Emery, in the light of your interest in Dover, you might like to take a look at this post:A Post Wedge World
Thanks wonders. From what I can tell of his argument, I agree. Just because ID proponents may have a religious agenda, that shouldn't preclude ID from being in the science classroom, if it indeed is science. Science is science, and if a theory uses the scientific method and withstands peer-reviewed scrutiny, then the beliefs of the people who promote it should not matter.
The problem that the Kitzmiller court found, however, was that ID did not use the scientific method, that it appealed to supernaturalism, something that science should not do. Science is about what we can discover about the natural world. If we want to talk about the supernatural world, fine. But let's put that in the appropriate curriculum, not the science curriculum.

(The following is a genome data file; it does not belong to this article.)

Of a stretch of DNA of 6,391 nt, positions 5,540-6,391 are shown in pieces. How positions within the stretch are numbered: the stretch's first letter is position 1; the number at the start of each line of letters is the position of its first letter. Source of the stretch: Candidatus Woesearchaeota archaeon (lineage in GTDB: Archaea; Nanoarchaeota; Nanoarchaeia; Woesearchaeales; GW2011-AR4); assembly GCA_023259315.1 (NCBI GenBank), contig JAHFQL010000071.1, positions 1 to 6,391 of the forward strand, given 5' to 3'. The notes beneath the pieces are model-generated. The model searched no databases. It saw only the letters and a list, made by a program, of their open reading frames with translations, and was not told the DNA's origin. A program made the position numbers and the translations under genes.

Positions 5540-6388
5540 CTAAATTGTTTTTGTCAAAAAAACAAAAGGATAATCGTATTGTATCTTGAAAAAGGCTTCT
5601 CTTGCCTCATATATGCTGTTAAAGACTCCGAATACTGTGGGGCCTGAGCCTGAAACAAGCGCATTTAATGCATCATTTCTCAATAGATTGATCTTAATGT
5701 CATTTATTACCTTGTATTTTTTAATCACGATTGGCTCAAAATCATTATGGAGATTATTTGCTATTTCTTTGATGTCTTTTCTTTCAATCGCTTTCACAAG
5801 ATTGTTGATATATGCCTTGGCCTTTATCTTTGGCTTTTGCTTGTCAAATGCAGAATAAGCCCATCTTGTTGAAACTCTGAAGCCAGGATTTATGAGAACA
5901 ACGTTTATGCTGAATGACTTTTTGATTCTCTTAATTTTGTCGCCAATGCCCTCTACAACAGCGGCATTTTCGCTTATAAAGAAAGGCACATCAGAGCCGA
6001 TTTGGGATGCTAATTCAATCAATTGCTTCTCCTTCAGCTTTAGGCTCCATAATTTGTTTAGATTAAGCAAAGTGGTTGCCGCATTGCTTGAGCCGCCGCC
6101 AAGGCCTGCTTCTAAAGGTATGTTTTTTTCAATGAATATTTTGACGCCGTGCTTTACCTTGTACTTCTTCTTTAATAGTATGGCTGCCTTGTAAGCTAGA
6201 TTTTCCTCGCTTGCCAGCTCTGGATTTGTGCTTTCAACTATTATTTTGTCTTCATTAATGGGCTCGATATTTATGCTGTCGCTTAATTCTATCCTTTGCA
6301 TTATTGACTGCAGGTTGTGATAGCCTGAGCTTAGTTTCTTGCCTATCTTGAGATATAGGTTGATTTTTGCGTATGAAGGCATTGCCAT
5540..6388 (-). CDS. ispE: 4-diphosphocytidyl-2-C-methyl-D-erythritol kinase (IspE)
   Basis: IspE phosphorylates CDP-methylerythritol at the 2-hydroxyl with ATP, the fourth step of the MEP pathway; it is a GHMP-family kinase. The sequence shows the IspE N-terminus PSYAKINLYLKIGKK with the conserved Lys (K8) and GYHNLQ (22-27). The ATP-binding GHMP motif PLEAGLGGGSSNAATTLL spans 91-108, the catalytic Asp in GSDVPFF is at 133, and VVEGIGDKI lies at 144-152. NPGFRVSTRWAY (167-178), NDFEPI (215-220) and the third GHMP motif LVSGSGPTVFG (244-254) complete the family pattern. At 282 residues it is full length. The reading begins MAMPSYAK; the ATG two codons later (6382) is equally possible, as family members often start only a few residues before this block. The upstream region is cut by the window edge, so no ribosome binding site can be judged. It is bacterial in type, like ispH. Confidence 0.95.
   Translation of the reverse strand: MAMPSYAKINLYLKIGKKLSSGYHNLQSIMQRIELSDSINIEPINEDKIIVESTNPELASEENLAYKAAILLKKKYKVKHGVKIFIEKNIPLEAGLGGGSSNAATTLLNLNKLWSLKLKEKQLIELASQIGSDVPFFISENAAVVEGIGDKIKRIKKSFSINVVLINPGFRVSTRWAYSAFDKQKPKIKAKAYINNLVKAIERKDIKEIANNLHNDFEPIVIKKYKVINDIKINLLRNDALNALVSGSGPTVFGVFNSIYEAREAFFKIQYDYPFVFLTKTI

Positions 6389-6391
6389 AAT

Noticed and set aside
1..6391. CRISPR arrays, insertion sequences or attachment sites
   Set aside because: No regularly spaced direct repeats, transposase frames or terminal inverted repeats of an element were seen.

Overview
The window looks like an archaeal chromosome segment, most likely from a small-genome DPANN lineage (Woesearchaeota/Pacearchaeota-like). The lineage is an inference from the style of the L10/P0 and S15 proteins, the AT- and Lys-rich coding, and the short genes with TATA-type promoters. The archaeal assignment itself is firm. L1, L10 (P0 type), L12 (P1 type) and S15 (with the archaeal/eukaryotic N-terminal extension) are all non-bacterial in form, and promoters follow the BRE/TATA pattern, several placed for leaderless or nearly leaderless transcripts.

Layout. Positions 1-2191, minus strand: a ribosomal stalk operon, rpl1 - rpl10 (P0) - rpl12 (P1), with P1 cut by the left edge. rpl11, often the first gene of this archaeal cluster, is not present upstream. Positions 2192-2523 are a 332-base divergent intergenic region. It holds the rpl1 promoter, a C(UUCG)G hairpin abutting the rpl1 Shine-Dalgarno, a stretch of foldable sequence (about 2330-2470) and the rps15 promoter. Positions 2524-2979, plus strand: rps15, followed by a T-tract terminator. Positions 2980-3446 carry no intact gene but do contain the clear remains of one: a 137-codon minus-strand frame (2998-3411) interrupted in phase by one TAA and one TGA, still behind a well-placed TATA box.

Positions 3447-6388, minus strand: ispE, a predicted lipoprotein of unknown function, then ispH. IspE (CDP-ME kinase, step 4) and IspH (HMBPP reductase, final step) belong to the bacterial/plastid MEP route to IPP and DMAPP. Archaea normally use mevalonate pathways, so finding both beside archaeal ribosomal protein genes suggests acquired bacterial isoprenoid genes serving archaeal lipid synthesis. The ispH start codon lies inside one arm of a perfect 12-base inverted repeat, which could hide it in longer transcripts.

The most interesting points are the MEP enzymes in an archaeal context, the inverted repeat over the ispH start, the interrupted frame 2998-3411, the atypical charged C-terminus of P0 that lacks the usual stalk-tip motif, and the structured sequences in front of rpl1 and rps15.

I also don't think that arguing for design is not scientific per se. For example, if some ancient race of aliens did design the first primitive life forms as an experiment, and we are the result of that experiment having evolved over the millennia, then we ostensibly could discover that through science. But as I understand the argument, there is simply no support for the existence of such a designer--alien or divine. Therefore the scientific method would not warrant a leap to the conclusion that such being(s) exist, and should stay, for now, within the realm of evolutionary biology that we do know about.
I don't rule out the possibility that there could be a designer somewhere in the chain of events, that we just haven't discovered yet. But I do know that the only reliable way we have of knowing something is the scientific method, and perhaps it's a limitation of science, but it just does not warrant belief in a designer yet.
Nobody talks so constantly about God as those who insist that there is no God.
- Heywood Broun